Renowned Family Therapist Cites Oscar-Nominated "Spotlight" As "A Rare Motion Picture Which Has Had Immediate Remedial Effect On Abused Children And Has Already Made The World A Safer Place"

Feb 09, 2016, 15:53 ET from Stacy Kaiser

LOS ANGELES, Feb. 9. 2016 /PRNewswire/ -- "Why can't Hollywood do this more often?" asks famed psychotherapist and family therapist Stacy Kaiser whose book "How To Be A Grown-Up" and frequent appearances as an expert on national television have established her authority on childhood abuse which distorts adult lives.  

"The riveting motion picture 'Spotlight,' which so powerfully has disclosed the extent of pedophilic abuse under the cover of priestly authority, has already been literally a God-send to perhaps tens of thousands of abused young people, their families and the children whose future abuse this film will prevent," Kaiser reports. Her comments were issued in support of two key organizations, SNAP (Survivors Network of Those Abused by Priests) and Bishop Accountability, which assist victims of such abuse and who have found "Spotlight" an important ally in that effort.

Kaiser, who has treated dozens of young people subjected to such abuse and parents afflicted with guilt for having failed to discern or believe their children's living horror, notes that "I have seen the immediate impact 'Spotlight' has achieved in lifting the terrible burden of perceived stigmatization and guilt which ties thousands of young people's lives into psychic knots.

"I know from the parents who have sought my help and from other experts in the field the vast increase of sexually oppressed young people who are now sharing  with their families the shame, fear and self-doubt which these terrible incursions… revealed by this film to have flourished under the protection of church policy throughout the world… have scarred and limited their lives.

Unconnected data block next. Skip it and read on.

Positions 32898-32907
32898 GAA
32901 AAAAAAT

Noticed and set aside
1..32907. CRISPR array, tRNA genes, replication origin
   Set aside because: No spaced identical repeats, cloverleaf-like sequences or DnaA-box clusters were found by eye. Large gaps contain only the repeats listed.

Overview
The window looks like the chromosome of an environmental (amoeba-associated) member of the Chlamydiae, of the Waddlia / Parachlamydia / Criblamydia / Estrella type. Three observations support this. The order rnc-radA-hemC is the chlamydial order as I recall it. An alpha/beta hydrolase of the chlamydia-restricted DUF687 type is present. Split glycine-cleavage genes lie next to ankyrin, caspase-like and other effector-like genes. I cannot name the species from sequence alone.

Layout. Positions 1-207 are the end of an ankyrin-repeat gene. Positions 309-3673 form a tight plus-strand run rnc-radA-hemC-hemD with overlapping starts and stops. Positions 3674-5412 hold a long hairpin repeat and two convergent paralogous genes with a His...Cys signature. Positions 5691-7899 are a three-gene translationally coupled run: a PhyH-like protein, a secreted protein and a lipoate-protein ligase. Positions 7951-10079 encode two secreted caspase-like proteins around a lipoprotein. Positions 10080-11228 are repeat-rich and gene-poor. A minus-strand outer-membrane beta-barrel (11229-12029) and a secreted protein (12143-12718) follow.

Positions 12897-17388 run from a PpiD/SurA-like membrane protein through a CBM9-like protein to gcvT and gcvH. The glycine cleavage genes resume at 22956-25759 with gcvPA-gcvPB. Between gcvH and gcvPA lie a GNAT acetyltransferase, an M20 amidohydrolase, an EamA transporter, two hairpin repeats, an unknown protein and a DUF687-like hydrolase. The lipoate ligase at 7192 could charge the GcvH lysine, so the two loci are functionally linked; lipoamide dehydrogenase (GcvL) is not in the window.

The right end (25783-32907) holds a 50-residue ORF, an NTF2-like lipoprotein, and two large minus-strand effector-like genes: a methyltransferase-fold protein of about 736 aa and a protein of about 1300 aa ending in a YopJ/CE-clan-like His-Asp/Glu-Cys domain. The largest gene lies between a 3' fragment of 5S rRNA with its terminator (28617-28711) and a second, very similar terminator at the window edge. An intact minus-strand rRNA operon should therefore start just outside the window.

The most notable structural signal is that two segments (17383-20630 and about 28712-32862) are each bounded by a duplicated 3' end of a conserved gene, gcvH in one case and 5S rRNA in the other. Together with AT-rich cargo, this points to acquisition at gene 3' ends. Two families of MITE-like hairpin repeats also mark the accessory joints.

"The greater tragedy, if that is possible, is that for every child who reports abuse to parents or other adult authority, there are hundred and more likely thousands who cannot climb over their own irrational but paralyzing sense of guilt to reveal how they had been afflicted and used and terrified into silence," Kaiser states.

The long-time family trauma practitioner in addressing such stresses "which literally tear families apart" as she puts it, says she has recently seen breakthroughs in the attitudes of "young patients who had struggled with the hidden dark place the abuse created and the dark paths into which it had directed their lives. 'Spotlight' has very definitely shed light into that darkness and even defined the way to rescue."

Kaiser says she understands Hollywood now is dealing with its own need to diversify, "but it must explore the great number of tragic circumstances its films can explore and help resolve as 'Spotlight' has explored and already helped resolve the problem of sexual enslavements by childhood's authority figures. This film reveals all of the personal and social good our motion pictures can and so rarely do promote."

The family therapist asserts that "not only individuals but entire families have already been set on the road to recovery by 'Spotlight's" revelations. Parents tell me they will now explore how such possible turpitude could be destroying precious childhood. No longer, they tell me, will they be so apt to turn the deaf ear."


SOURCE Stacy Kaiser